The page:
Poacher Ordered to Spend All Hunting Season Weekends in Jail

December 23, 2017 2:36 pm Last Updated: December 23, 2017 4:35 pm

A Texas judge has devised a creative punishment for a man convicted of poaching.

John Walker Drinnon, 34, has to spend every weekend of the hunting season in jail for the next five years, a district court judge in Grayson County ruled.

Drinnon has been sentenced to five years of probation, but he must report to the Grayson County Jail each weekend of deer season starting Dec. 30 and for the whole five years of the probation. He also has to pay over $18,000 in a civil restitution penalty.

The Whitesboro Texan is also prohibited from purchasing a hunting license while on probation.

Drinnon’s story started about a year ago, when pictures emerged of Drinnon with a 19-point white-tailed buck in his lap. He was questioned by game wardens about how he came into possession of the animal. He said he shot it on public hunting land in Oklahoma.

John Walker Drinnon with a 19-point buck. (Texas Parks and Wildlife Department)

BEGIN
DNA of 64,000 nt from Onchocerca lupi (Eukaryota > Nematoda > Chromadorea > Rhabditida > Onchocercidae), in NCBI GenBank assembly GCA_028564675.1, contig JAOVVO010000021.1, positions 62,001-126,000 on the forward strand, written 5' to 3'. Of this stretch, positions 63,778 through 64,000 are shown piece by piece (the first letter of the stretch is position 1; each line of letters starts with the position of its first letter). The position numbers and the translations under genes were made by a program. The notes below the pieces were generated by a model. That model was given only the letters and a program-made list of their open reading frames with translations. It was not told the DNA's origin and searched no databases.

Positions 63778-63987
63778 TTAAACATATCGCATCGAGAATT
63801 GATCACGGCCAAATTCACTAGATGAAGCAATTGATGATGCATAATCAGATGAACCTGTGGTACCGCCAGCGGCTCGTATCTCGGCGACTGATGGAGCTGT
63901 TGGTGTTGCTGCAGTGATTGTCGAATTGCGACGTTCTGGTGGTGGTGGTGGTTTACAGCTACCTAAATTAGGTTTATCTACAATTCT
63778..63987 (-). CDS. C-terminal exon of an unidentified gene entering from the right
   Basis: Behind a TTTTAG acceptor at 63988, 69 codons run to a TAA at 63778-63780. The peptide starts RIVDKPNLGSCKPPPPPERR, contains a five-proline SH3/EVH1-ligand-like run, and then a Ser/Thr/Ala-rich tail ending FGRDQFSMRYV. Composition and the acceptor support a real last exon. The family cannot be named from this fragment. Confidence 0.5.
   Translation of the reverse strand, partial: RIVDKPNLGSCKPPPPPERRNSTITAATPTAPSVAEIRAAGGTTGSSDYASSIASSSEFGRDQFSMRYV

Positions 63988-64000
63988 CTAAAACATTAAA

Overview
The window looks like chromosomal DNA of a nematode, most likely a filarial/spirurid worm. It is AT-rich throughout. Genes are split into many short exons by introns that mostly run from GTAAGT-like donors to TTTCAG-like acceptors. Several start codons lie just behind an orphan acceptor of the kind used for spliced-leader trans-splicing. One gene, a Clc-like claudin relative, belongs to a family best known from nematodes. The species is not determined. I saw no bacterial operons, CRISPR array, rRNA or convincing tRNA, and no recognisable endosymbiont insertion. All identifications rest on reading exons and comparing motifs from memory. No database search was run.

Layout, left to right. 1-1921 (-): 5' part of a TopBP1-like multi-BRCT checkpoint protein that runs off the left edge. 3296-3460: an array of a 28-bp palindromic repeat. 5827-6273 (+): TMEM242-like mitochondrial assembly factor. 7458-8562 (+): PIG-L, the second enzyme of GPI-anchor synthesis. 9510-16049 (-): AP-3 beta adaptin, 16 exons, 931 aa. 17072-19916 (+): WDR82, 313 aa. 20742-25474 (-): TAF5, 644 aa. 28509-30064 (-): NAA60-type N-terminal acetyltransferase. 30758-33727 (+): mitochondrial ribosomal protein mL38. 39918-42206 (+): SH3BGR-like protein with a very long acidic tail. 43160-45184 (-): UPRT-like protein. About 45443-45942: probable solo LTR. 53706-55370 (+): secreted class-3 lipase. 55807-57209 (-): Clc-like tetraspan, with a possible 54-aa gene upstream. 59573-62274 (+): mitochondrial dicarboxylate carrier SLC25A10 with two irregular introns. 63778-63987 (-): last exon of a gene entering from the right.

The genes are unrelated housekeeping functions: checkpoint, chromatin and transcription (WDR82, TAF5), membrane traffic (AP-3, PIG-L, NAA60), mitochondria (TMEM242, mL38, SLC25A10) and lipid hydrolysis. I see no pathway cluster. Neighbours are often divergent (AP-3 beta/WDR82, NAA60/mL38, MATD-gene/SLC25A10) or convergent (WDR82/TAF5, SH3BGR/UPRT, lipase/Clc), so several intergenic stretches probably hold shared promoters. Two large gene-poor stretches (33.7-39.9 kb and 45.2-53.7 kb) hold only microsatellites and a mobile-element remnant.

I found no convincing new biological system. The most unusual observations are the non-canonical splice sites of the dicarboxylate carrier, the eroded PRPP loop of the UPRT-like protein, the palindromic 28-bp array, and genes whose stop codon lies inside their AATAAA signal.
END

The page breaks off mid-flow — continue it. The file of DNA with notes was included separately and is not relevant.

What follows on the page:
“The wardens had obtained a game camera image of the deer in question, photographed on public hunting land on the Texas side of Lake Texoma, which contradicted Drinnon’s claim,” the Texas Parks and Wildlife Department (TPWD) stated in a release.

Game cameras are usually equipped with infrared lights and motion sensors and automatickly snap images or shoot video of passing wildlife.

In cooperation with Oklahoma and U.S. Fish and Wildlife Service agents, game wardens built their case and eventually made Drinnon confess he had killed the buck in Grayson County, shooting it with a rifle from a public roadway.

Grayson County, Texas. (Screenshot via Google Maps)

On Oct. 12, Drinnon pleaded guilty to the felony charge of taking a whitetail deer without landowner consent in 15th District Court in Sherman, Texas.

“Advances in stealth surveillance technology have made game cameras essential gear for serious deer hunters,” TPWD stated. “In Grayson County, wary old bucks present a challenge for bowhunters, but seldom escape the camera or coffee shop gossip.”